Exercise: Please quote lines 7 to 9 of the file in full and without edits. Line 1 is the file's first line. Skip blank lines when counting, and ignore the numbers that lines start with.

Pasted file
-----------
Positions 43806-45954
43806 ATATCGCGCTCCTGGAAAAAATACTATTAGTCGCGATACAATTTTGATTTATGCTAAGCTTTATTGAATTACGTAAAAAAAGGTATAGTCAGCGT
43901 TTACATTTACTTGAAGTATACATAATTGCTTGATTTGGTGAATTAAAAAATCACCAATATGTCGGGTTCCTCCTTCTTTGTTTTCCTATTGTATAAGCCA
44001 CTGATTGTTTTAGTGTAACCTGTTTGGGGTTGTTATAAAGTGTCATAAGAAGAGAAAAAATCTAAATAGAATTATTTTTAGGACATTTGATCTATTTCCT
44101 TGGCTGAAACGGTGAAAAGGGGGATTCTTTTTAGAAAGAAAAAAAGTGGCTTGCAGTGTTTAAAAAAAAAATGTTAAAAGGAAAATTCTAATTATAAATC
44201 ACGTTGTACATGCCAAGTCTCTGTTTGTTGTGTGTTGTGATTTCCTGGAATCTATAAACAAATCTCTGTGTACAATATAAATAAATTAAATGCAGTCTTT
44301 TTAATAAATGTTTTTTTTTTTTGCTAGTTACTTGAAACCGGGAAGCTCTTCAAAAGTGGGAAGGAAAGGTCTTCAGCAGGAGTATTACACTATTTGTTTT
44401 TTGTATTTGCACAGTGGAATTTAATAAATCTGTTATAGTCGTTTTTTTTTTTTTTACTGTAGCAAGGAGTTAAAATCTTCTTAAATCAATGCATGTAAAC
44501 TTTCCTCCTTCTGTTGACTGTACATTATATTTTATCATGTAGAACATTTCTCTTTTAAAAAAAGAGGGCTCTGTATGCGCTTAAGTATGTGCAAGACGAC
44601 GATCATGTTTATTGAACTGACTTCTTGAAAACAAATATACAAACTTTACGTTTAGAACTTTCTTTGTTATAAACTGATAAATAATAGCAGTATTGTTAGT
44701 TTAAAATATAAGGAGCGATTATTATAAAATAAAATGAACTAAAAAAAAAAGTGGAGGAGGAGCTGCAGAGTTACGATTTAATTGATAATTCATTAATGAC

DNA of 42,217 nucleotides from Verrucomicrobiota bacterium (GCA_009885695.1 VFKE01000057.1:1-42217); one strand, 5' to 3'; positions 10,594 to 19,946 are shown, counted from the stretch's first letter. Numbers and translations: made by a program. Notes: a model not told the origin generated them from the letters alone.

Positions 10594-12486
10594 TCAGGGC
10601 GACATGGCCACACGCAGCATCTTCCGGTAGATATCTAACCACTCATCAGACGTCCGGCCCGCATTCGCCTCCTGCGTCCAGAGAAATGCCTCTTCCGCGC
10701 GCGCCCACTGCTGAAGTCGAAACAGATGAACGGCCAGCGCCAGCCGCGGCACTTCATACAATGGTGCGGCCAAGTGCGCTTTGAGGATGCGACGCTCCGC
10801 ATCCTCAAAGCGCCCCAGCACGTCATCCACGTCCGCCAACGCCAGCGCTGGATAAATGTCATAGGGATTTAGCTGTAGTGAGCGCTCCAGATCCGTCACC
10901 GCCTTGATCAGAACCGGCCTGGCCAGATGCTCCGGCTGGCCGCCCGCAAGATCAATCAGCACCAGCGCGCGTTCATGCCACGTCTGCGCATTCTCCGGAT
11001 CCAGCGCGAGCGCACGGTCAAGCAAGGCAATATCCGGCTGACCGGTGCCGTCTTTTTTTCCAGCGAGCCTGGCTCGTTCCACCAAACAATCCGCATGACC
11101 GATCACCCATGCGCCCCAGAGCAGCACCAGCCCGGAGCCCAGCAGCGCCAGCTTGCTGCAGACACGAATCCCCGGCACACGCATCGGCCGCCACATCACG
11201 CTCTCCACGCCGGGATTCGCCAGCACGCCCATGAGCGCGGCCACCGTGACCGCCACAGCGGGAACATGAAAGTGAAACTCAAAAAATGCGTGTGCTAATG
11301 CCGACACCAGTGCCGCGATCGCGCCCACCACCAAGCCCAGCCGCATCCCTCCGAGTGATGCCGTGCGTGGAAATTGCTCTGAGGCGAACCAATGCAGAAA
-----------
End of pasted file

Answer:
44301 TTAATAAATGTTTTTTTTTTTTGCTAGTTACTTGAAACCGGGAAGCTCTTCAAAAGTGGGAAGGAAAGGTCTTCAGCAGGAGTATTACACTATTTGTTTT
44401 TTGTATTTGCACAGTGGAATTTAATAAATCTGTTATAGTCGTTTTTTTTTTTTTTACTGTAGCAAGGAGTTAAAATCTTCTTAAATCAATGCATGTAAAC
44501 TTTCCTCCTTCTGTTGACTGTACATTATATTTTATCATGTAGAACATTTCTCTTTTAAAAAAAGAGGGCTCTGTATGCGCTTAAGTATGTGCAAGACGAC